Since switching over to Google Chrome as my default browse some months back, I have had one persistent (see also annoying) issue: I have been unable to get the Flash Debugger to run properly in Chrome. I initially tried a number of fixes, none of which seemed to resolve the issue. Eventually, I gave up, and simply started using FireFox for debugging. Fast-forward a few months, and I am now ready to bail on FireFox due to memory usage issues (my Macbook AIR has almost gone up in smoke a few times thanks to these lil problems). To add to the fire, I have also been dealing with the HUGELY bothersome (and very common) issue of the browser caching my .swf files while I am debugging (i.e. I run debug, and the file displayed is a cached version, so I end up trying to resolve bugs that may not even exist anymore). So this morning, sitting in a cafe in Little Italy (San Diego), listening to the rain falling softly on the concrete outside, I decided it was high time I tackle theses issues. Luckily for me (and you), the solutions came quickly, and I now have Google Chrome debugging my flash builds, and running the latest build every time no less!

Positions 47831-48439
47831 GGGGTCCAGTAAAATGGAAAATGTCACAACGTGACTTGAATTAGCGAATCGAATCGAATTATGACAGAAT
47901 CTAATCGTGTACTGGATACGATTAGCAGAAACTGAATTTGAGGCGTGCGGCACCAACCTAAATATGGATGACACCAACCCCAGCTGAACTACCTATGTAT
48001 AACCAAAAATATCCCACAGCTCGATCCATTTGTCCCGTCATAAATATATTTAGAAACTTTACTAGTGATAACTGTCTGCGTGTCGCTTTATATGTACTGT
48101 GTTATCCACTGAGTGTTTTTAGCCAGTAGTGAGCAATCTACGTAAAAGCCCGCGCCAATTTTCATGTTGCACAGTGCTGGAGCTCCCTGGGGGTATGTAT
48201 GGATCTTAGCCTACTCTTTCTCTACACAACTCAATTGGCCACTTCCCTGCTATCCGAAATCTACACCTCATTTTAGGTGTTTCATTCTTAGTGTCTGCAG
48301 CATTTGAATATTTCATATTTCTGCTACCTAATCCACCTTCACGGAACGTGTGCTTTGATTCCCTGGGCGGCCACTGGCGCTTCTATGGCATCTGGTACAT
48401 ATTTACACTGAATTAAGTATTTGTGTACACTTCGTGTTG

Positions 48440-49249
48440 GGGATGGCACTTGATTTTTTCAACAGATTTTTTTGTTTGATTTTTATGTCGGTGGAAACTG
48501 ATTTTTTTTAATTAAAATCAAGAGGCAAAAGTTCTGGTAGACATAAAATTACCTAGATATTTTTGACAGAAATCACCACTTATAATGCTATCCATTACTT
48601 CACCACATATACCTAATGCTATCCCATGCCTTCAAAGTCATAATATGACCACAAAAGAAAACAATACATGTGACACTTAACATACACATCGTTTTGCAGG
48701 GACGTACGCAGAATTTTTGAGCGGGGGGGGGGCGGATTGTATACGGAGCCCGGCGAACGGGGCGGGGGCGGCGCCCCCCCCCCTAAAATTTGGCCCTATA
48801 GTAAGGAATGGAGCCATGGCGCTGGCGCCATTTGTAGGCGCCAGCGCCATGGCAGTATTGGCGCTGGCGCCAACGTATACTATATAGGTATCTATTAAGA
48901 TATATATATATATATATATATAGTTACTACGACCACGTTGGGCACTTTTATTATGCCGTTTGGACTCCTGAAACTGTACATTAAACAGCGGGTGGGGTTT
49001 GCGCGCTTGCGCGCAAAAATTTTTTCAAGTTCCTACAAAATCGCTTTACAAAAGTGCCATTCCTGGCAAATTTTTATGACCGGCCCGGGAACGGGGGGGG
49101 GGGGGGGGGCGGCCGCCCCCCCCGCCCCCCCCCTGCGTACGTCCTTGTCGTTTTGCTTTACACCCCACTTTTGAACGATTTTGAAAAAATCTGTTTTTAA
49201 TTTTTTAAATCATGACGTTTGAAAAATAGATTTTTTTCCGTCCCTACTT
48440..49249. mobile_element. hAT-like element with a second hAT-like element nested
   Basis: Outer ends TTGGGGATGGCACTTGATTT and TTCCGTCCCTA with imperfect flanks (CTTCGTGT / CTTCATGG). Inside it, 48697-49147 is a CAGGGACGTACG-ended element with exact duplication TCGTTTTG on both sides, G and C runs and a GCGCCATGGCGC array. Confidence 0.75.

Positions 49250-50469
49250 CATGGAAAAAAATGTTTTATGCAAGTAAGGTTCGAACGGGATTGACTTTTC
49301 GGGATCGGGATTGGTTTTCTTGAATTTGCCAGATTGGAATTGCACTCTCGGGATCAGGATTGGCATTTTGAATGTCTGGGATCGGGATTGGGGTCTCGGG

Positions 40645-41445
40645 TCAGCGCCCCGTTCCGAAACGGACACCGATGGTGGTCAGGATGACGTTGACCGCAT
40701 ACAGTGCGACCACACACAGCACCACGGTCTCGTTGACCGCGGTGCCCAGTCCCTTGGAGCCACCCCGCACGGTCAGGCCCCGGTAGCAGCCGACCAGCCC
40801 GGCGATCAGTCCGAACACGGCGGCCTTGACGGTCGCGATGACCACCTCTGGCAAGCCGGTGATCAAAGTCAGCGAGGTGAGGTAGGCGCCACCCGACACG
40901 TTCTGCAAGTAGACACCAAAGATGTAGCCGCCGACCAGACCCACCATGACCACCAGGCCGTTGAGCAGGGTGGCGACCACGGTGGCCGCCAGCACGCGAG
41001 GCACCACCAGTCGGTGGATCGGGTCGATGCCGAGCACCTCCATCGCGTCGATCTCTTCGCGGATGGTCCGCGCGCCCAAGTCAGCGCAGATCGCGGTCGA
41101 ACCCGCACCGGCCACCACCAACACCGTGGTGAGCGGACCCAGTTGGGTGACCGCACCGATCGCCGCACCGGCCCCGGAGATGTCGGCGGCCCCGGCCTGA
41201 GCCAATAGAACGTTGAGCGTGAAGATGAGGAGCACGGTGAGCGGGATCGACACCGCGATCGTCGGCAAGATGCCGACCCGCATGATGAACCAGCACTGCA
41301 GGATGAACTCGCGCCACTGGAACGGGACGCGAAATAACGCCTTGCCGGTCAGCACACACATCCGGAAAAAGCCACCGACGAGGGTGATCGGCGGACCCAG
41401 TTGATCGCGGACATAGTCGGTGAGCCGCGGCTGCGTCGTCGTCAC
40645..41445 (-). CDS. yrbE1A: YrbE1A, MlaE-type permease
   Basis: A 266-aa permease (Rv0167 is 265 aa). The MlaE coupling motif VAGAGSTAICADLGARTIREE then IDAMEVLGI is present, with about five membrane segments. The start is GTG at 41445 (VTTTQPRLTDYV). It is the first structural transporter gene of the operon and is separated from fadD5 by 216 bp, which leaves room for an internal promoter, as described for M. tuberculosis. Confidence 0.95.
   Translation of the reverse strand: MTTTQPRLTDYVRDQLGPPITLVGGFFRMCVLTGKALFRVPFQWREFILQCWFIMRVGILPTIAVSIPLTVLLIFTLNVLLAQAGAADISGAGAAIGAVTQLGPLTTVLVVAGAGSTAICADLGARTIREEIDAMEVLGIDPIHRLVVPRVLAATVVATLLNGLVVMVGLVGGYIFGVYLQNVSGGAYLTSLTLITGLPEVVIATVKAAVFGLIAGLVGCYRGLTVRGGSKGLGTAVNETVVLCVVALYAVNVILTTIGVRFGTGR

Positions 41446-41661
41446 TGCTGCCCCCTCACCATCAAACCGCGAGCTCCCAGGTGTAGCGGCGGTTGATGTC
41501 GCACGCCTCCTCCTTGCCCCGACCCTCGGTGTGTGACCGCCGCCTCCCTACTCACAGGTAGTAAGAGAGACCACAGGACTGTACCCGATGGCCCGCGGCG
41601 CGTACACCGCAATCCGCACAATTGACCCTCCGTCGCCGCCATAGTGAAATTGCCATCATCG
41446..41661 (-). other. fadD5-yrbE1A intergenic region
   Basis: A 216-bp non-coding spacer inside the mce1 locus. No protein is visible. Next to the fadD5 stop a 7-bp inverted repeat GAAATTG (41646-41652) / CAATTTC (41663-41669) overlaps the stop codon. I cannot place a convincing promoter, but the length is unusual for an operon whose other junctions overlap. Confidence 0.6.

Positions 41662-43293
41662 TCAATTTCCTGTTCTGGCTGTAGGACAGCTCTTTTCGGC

Debugging in Chrome:
Aaron West wrote a nice blog post outlining the how to make sure Google Chrome is using the debug version of the flash player here: http://www.aaronwest.net/blog/index.cfm/2010/4/27/Configuring-Chrome-with-Flash-Player-Debugger . Aaron did a very nice job of explaining the changes necessary to make force Chrome to use the debug player, so I will not reiterate them here; however, I will add one thing (which turned out to be the missing link for me): In order to find the correct Flash plugin to disable, you may first need to click the “Details” link in the upper right-hand corner of the screen. Doing this will expand the list of plugins (in my case, there were 2) and allow you to disable the correct one.
I saw a number of fixes for the caching issue, some of them better than others, but none quite as elegant as I would hope (i.e. a setting in Chrome to simple disable caching). Then I came across a blog post by Andre Gil’s (sorry for the spelling, I don’t know how to make the fancy accent over the e), which outlined a very nice solution in which Andre had written a small application that essentially gives you the option to launch Google Chrome with the cache disabled. You can get the app, and read about its’ use in the section titled “Cache Problems” of the following post: http://blog.somepixels.net/2010/05/how-to-develop-and-debug-flex-on-google-chrome/
That’s all folks. Now get back to work, and happy debugging!
I am still having some issues with caching. Currently, I have found that I most often have to do a hard-refresh in Chrome in order to force it to load the latest build of the .swf. I will be working on finding a solution for this and will update once I have it!